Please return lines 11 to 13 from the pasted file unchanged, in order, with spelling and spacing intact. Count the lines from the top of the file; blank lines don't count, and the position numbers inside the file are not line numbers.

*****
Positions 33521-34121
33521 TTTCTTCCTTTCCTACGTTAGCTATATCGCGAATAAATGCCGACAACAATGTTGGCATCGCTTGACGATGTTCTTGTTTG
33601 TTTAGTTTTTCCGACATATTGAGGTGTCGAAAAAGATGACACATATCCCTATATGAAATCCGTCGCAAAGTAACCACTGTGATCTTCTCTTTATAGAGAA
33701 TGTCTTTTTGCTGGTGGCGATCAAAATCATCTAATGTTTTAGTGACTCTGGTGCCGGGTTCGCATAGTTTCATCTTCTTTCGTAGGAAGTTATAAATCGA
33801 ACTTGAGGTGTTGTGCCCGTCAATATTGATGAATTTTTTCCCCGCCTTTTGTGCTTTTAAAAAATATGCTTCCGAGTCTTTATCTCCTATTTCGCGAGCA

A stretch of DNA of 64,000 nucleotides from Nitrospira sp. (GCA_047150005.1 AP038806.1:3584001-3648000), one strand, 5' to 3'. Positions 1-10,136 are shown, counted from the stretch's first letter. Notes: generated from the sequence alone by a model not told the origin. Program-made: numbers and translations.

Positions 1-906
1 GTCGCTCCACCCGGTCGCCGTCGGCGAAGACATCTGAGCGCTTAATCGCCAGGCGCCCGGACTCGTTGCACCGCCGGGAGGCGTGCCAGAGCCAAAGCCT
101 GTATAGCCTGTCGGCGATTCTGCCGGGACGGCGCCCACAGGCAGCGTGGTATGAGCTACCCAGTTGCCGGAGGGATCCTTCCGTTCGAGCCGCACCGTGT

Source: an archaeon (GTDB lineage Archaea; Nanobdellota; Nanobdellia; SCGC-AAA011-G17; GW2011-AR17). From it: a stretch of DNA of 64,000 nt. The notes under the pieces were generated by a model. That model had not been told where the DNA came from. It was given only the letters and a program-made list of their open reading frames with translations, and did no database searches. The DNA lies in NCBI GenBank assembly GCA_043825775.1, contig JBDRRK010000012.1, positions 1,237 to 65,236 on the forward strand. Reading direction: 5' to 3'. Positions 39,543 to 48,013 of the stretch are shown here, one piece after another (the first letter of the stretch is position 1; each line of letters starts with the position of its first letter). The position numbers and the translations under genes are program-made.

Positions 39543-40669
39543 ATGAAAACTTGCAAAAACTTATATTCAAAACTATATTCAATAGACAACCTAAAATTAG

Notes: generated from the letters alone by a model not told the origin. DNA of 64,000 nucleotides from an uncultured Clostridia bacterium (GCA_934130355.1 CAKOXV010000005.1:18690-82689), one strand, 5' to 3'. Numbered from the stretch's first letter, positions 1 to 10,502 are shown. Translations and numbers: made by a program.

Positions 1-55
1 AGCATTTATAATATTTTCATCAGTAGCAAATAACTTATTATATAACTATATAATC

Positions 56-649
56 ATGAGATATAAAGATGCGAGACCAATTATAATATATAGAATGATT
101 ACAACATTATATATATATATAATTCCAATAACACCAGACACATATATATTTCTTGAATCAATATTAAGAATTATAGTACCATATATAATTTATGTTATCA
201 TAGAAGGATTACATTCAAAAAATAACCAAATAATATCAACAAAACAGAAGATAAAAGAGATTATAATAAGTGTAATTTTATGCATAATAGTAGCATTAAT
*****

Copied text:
Positions 39543-40669
39543 ATGAAAACTTGCAAAAACTTATATTCAAAACTATATTCAATAGACAACCTAAAATTAG

Notes: generated from the letters alone by a model not told the origin. DNA of 64,000 nucleotides from an uncultured Clostridia bacterium (GCA_934130355.1 CAKOXV010000005.1:18690-82689), one strand, 5' to 3'. Numbered from the stretch's first letter, positions 1 to 10,502 are shown. Translations and numbers: made by a program.